• 14. Buckland, Paul C.
    et al.
    Panagiotakopulu, Eva
    Buckland, Philip I.
    Umeå University, Faculty of Arts, Department of historical, philosophical and religious studies, Environmental Archaeology Lab.
    Fossil insects and the Neolithic: methods and potencial2004In: ANTAEUS 27: Annals of the Archaeological Instititute of the Hungarian Academy of Sciences, 2004, p. 235-252Conference paper (Refereed)
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  • 15. Buckland, Paul C.
    et al.
    Panagiotakopulu, Eva
    Buckland, Philip I.
    Umeå University, Faculty of Arts, Archaeology and Sami Studies.
    What's eating Halvdan the Black?: fossil insects and the study of a burial mound in its landscape context2004In: Halvdanshaugen: arkeologi, historie og naturvetenskap / [ed] Jan Henning Larsen; Perry Rolfsen, Oslo: University Museum of Cultural Heritage , 2004, 1, p. 353-375Chapter in book (Other academic)
    Abstract [en]

    Although the earliest work with insects from archaeological contexts dates back to was work on Egyptian mummies in the early nineteenth century, they were not widely used in archaeological interpretation until an effective technique for concentrating their remains was developed during the 1960s by Coope and Osborne at the University of Birmingham in England. Whilst most of their research centred upon climate and environment during the Late Quaternary, Osborne in particular began to examine assemblages from archaeological sites, and his work was expanded by Kenward, initially concentrating upon Roman and early medieval deposits in the city of York and later by Robinson at Oxford, whose main interest is in the late Holocene history of the Thames valley. Funding from the Leverhulme Trust in the UK allowed Buckland to examine the origins of the insect faunas of the Atlantic islands and this work has continued until recently. Initially research was concentrated upon the Coleoptera (beetles), but Kenward added identifications of Hemiptera (true bugs), and Skidmore and Panagiotakopulu Diptera (true flies). Panagiotakopulu has also worked closely with ectoparasite remains from archaeological sites. Although identification work still relies heavily upon the availability of extensive reference collections, the development of an extensive computer-based database, BUGS, of habitat, distribution and the fossil record of Quaternary insects has made interpretation considerably easier. In Scandinavia, early work was pioneered by Henriksen and later Lindroth. More recently Lemdahl has worked extensively on Lateglacial into Holocene natural assemblages and, in association with Hellqvist, has also examined archaeological contexts. Apart from Ponel’s work in France, there has been little recent research elsewhere in Europe, and most published work concerns natural assemblages. Similarly apart from Bain’s work on post-Columbian assemblages in the eastern US and Canada, and some work by Elias in the mid-West, insects have rarely been utilised in site interpretation in the Americas and, apart from Egypt, Africa, Asia and Australasia have fared even worse. Part of the reason behind this is the scattered nature of published results, and the frequent failure of archaeologists to cost scientific aspects of work upon their sites into project design. This paper attempts to outline some of the evidence which has been obtained from the study of insect remains, as well as to outline the methods used to concentrate the fossils. The fairly extensive bibliography allows access to the published literature, particularly that relevant to the Scandinavian World.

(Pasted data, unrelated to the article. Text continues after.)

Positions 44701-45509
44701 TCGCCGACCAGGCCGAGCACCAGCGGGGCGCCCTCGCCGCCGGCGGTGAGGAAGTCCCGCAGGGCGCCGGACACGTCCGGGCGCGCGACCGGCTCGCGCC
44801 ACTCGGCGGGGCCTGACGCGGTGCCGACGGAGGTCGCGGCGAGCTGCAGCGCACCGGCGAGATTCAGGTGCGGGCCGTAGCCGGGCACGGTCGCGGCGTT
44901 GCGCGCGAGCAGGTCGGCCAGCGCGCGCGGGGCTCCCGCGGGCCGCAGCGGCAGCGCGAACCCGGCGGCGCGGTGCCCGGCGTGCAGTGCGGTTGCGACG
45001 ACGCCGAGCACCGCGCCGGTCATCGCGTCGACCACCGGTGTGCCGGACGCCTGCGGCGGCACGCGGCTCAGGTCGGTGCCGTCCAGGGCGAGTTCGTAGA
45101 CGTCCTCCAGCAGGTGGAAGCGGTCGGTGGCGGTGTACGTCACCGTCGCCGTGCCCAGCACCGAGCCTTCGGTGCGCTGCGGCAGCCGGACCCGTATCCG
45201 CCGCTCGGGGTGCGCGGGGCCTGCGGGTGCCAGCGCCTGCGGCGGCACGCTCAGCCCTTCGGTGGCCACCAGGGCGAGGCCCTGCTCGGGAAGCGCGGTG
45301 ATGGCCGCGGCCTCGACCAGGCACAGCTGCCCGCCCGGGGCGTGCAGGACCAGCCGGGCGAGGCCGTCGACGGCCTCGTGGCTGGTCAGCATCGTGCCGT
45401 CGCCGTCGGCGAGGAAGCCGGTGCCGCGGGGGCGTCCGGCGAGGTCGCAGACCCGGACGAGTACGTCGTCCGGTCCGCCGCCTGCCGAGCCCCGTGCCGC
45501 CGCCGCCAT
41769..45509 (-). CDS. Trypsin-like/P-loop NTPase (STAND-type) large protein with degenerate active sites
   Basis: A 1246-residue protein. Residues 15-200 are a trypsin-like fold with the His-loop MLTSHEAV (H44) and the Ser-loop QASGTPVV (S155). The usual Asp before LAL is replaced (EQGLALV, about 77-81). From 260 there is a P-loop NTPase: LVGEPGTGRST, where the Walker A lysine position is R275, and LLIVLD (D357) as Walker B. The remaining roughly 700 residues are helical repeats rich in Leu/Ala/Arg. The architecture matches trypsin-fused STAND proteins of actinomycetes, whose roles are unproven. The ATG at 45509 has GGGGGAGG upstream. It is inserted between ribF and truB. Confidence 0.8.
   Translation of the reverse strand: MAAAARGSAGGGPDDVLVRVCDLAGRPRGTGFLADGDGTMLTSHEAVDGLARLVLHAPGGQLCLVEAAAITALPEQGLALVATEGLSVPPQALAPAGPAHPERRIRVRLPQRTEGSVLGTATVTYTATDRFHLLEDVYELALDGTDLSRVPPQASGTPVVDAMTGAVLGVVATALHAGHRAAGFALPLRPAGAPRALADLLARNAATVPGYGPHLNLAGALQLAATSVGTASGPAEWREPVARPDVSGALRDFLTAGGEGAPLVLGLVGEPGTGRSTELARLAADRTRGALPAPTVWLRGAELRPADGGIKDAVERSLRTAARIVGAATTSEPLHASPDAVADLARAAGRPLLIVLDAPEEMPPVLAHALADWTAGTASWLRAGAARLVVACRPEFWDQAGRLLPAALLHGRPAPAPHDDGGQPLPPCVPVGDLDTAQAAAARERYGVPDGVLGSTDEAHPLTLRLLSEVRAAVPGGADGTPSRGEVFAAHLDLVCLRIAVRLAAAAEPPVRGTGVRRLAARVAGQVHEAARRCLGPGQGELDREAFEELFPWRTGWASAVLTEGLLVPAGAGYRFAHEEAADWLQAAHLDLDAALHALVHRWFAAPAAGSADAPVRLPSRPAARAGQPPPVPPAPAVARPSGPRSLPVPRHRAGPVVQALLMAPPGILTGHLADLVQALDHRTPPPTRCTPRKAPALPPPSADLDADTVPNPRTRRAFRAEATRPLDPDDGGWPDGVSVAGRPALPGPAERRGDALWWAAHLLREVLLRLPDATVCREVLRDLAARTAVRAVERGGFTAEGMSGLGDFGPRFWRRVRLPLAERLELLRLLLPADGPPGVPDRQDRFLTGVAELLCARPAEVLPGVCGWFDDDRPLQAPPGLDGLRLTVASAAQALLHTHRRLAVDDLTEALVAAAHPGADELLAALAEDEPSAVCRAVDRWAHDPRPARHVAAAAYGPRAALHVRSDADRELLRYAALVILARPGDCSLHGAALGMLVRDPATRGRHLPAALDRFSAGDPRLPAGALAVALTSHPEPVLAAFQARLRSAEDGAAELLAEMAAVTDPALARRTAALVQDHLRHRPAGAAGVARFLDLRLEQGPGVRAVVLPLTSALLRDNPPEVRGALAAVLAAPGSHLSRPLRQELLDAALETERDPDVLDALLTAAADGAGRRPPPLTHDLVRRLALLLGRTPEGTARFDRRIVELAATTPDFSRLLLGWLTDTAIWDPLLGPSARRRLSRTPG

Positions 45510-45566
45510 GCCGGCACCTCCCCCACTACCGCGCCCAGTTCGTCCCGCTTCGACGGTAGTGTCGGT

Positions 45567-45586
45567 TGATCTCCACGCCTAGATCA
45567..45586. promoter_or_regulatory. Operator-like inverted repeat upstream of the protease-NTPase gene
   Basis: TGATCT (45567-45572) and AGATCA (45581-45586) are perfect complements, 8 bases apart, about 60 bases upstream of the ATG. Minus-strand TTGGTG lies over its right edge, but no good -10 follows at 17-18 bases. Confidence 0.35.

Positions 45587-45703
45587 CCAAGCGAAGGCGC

• 16.